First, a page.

Pre-Enlightenment scientific gewgaws

Yes, they're medieval; no, they're not instruments of torture (or dentistry). The... things at left are from Epact, "an electronic catalogue of medieval and renaissance scientific instruments from four European museums: the Museum of the History of Science, Oxford, the Istituto e Museo di Storia della Scienza, Florence, the British Museum, London, and the Museum Boerhaave, Leiden." Since I don't often get to Leiden, it's nice to know I can look at all the gadgets and gizmos aplenty from the comfort of my desk chair. The tools pictured here are measuring rods, and it appears that not much is known about them, but you can make your own guesses:

"The square rod carries gunner's gauge scales and was therefore intended to measure shot, but the purpose of the pointed rods and knife is not entirely clear.

The objects are neither signed nor dated, but the style of the decoration and the language used suggest that they are German and were made in the late 16th century."

The rest of the exhibit is super-cool, too, if you have a few hours to while away.

Bone Broth 101

Whether you drink it on its own or use it as stock, bone broth is the perfect recipe to master this winter. Special thanks to the Institute of Culinary Education

Why Can Parrots Talk and Other Birds Can't?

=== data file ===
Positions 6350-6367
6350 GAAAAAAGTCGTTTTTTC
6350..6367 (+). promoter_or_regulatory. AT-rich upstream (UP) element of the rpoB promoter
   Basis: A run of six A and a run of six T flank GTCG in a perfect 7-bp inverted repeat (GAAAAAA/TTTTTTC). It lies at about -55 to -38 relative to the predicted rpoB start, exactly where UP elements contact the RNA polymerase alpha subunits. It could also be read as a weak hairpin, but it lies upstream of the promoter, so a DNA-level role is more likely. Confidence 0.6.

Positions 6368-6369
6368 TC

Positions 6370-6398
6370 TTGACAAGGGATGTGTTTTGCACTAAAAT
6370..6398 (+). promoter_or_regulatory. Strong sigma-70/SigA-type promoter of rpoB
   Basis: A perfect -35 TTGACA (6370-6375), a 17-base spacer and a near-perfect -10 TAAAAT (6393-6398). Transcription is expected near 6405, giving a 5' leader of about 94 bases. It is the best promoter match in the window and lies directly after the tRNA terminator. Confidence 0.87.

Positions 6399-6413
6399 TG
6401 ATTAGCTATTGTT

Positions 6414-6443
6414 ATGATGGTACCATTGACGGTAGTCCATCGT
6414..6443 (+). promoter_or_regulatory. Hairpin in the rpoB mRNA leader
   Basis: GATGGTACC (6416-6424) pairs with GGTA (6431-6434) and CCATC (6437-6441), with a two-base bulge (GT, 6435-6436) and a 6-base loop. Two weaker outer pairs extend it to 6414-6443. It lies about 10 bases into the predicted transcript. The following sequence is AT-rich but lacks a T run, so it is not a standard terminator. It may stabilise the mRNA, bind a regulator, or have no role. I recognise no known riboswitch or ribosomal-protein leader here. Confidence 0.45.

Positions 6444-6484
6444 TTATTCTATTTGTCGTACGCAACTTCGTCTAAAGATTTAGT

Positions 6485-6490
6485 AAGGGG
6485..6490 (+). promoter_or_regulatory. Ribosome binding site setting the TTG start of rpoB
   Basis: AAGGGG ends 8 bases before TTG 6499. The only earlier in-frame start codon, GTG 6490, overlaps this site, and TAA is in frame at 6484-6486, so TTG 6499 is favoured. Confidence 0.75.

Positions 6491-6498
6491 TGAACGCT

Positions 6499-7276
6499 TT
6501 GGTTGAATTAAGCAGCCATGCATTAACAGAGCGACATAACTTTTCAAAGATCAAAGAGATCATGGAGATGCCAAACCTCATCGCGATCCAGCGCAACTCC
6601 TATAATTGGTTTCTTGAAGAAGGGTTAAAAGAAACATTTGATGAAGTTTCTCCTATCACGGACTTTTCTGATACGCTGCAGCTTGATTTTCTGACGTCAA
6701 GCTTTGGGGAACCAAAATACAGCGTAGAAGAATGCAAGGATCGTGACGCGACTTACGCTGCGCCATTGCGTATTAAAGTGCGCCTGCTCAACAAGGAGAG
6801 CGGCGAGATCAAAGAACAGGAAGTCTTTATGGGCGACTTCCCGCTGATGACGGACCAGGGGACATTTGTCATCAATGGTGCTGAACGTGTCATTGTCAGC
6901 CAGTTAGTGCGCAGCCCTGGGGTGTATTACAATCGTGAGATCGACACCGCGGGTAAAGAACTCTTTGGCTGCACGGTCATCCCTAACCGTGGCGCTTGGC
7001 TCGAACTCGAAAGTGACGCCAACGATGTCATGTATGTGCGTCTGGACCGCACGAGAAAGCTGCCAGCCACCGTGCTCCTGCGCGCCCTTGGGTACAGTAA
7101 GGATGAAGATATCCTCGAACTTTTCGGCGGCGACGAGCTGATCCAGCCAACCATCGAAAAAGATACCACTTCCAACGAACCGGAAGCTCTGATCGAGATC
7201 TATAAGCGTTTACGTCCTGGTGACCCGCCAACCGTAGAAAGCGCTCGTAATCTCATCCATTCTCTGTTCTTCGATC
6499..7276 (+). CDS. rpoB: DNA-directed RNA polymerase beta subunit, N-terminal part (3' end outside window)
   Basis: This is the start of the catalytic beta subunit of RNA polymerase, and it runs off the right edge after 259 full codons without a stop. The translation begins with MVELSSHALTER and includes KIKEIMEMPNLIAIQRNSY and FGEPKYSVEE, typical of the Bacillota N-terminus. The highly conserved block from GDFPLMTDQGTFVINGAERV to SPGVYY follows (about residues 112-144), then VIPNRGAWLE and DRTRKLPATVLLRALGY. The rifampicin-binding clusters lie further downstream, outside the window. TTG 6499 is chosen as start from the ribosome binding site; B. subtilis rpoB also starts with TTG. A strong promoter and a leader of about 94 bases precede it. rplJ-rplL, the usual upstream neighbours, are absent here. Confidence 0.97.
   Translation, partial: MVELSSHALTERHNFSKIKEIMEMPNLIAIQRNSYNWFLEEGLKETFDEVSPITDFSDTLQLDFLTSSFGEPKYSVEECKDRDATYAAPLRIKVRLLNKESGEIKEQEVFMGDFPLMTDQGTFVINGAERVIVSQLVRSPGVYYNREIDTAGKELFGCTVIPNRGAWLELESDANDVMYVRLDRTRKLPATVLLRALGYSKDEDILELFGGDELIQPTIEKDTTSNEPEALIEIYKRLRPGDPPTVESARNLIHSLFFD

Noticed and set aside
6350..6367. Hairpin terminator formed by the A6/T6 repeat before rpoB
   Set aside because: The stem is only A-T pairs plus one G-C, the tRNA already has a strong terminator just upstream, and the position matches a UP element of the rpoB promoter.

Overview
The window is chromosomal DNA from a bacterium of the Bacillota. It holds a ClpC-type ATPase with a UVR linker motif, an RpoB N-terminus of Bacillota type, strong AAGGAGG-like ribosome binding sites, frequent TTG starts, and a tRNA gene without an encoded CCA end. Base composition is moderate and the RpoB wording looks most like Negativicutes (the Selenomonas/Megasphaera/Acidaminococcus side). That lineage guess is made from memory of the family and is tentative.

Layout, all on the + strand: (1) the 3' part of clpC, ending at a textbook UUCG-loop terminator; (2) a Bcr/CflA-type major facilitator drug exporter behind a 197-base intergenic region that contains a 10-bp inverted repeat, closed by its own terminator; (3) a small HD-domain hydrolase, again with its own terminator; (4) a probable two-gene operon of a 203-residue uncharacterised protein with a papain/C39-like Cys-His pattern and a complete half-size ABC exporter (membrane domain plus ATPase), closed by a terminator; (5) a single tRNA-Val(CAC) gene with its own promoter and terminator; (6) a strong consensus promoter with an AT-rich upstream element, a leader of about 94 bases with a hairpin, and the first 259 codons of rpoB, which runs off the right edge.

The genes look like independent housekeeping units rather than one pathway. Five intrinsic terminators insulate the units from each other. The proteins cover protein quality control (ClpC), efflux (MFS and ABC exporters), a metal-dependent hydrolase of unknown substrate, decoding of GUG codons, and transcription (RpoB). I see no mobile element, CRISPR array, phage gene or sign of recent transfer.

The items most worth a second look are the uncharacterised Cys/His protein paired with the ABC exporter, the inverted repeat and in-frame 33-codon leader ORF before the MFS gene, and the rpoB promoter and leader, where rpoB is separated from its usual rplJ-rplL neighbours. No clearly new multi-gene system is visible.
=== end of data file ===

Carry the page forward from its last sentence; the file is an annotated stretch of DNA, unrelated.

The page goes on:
If you've ever seen a pirate movie (or had the privilege of listening to this avian-fronted metal band), you're aware that parrots have the gift of human-sounding gab. Their brains—not their beaks—might be behind the birds' ability to produce mock-human voices, the Sci Show's latest video explains below.

While parrots do have articulate tongues, they also appear to be hardwired to mimic other species, and to create new vocalizations. The only other birds that are capable of vocal learning are hummingbirds and songbirds. While examining the brains of these avians, researchers noted that their brains contain clusters of neurons, which they've dubbed song nuclei. Since other birds don't possess song nuclei, they think that these structures probably play a key role in vocal learning.

Parrots might be better at mimicry than hummingbirds and songbirds thanks to a variation in these neurons: a special shell layer that surrounds each one. Birds with larger shell regions appear to be better at imitating other creatures, although it's still unclear why.

Learn more about parrot speech below (after you're done jamming out to Hatebeak).


More from mental floss studios